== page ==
Toward the end of the Trump administration, the Department of Labor (DOL) finalized a rule that mandates that retirement plan fiduciaries consider only financial factors when considering investments. The rule, which became effective earlier this year before President Biden took office, subjects environmental, social and corporate governance (ESG) investments by retirement plans to greater scrutiny. With growing interest in ESG investments, retirement plans and investors have expressed concern about the impact of the rule. In response, Senate Democrats recently introduced legislation that would overturn the Trump administration rule and would facilitate the consideration of ESG investment by retirement plans. A recent Biden administration executive order on the financial risks of climate change also puts the rule in its crosshairs. Given Republican opposition to legislative action, the Biden administration likely will use a lengthy rulemaking process to provide a clearer and more favorable path for ESG investments in retirements plans.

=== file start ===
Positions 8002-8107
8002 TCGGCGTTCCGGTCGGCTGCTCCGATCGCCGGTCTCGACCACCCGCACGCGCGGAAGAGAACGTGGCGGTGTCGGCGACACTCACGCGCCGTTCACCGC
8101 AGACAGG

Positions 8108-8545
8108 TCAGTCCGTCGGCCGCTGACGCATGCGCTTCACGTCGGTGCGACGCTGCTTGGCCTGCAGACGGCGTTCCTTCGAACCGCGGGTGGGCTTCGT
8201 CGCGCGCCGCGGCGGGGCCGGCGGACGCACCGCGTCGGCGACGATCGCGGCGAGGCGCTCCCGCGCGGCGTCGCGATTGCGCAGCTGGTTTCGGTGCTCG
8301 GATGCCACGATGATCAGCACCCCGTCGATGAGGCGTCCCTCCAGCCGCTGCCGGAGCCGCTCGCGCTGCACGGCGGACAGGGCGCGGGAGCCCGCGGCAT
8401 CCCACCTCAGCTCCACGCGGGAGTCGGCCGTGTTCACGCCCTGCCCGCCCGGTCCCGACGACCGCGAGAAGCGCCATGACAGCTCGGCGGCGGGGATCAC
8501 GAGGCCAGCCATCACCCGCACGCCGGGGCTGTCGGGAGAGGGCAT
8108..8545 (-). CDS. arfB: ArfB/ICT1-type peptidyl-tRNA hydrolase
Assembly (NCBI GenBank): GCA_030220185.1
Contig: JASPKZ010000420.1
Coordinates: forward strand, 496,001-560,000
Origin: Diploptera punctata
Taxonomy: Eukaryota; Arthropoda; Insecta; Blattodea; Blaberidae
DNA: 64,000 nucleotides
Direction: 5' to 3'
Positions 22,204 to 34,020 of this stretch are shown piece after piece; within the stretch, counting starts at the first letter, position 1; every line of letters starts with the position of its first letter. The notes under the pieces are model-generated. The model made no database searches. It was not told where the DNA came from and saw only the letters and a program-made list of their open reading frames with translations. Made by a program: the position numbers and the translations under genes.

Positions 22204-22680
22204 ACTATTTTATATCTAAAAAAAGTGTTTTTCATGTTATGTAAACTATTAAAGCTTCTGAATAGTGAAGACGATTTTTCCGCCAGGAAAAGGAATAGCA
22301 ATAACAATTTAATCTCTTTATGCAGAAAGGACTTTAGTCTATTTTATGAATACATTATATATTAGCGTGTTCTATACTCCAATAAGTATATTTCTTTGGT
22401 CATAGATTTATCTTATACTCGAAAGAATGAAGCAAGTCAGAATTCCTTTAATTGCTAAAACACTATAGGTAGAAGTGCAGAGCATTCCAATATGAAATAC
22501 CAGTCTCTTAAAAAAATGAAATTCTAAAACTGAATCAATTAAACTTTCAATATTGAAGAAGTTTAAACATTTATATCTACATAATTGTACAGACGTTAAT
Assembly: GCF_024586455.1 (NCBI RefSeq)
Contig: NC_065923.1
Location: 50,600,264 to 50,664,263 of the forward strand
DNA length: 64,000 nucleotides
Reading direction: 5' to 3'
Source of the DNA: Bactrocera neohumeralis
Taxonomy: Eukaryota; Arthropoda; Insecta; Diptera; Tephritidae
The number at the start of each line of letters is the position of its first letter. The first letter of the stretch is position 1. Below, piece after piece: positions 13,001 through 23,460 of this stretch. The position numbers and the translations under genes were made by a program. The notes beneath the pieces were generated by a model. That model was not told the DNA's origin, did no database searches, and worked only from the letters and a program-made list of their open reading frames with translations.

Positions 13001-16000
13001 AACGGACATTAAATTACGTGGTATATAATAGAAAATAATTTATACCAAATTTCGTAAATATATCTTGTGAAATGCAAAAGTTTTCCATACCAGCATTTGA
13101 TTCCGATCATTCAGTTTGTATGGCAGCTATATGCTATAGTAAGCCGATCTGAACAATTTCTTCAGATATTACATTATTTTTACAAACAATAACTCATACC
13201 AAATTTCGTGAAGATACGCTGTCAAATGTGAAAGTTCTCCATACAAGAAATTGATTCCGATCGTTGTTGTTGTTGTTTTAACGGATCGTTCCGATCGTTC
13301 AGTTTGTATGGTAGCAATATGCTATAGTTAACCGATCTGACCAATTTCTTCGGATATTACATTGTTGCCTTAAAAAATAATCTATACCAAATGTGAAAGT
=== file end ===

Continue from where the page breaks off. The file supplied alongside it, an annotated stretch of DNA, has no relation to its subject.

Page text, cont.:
Supreme Court Watch.

Rumors are flying in Washington that Supreme Court Justice Stephen Breyer will soon announce his retirement. Judge Breyer, 82 years old, was nominated by President Bill Clinton in 1994. Finding and seeking Senate approval for a replacement would become a Biden administration priority immediately. As a candidate last year, President Biden vowed to nominate an African-American woman to the bench, and we would expect him to choose accordingly. This switch on the high court would not affect its philosophical makeup much. Judges nominated by Republican presidents would still outnumber those nominated by Democratic presidents by a six to three margin. A Biden nominee would have to get the support of every single Democratic senator if no Republicans support her. The President would need a couple of weeks to settle on a nominee, while the nomination process in the Senate would take a couple of months based upon recent experience. The nomination and debate, while likely historic, could consume the Senate and slow other legislative priorities of President Biden.